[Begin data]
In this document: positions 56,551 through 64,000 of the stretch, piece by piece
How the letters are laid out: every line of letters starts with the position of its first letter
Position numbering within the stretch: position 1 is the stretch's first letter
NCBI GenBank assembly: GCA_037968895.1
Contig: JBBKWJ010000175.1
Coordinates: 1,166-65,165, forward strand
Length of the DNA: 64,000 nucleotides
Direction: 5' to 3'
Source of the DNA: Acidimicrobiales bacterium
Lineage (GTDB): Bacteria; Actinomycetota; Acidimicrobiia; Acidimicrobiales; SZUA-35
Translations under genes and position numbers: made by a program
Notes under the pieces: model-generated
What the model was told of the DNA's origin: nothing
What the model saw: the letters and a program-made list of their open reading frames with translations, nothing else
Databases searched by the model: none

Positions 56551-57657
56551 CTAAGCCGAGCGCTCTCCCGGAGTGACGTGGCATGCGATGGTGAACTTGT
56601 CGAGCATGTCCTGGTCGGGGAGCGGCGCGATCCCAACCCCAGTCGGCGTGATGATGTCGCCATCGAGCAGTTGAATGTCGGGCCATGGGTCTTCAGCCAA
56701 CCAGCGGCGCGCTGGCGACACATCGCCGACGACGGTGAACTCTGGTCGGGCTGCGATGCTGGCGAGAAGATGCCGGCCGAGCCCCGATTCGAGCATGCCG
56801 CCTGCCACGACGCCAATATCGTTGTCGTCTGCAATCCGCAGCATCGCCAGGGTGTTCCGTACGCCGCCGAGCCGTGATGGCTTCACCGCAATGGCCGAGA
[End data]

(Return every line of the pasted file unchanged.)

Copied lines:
In this document: positions 56,551 through 64,000 of the stretch, piece by piece
How the letters are laid out: every line of letters starts with the position of its first letter
Position numbering within the stretch: position 1 is the stretch's first letter
NCBI GenBank assembly: GCA_037968895.1
Contig: JBBKWJ010000175.1
Coordinates: 1,166-65,165, forward strand
Length of the DNA: 64,000 nucleotides
Direction: 5' to 3'
Source of the DNA: Acidimicrobiales bacterium
Lineage (GTDB): Bacteria; Actinomycetota; Acidimicrobiia; Acidimicrobiales; SZUA-35
Translations under genes and position numbers: made by a program
Notes under the pieces: model-generated
What the model was told of the DNA's origin: nothing
What the model saw: the letters and a program-made list of their open reading frames with translations, nothing else
Databases searched by the model: none

Positions 56551-57657
56551 CTAAGCCGAGCGCTCTCCCGGAGTGACGTGGCATGCGATGGTGAACTTGT
56601 CGAGCATGTCCTGGTCGGGGAGCGGCGCGATCCCAACCCCAGTCGGCGTGATGATGTCGCCATCGAGCAGTTGAATGTCGGGCCATGGGTCTTCAGCCAA
56701 CCAGCGGCGCGCTGGCGACACATCGCCGACGACGGTGAACTCTGGTCGGGCTGCGATGCTGGCGAGAAGATGCCGGCCGAGCCCCGATTCGAGCATGCCG
56801 CCTGCCACGACGCCAATATCGTTGTCGTCTGCAATCCGCAGCATCGCCAGGGTGTTCCGTACGCCGCCGAGCCGTGATGGCTTCACCGCAATGGCCGAGA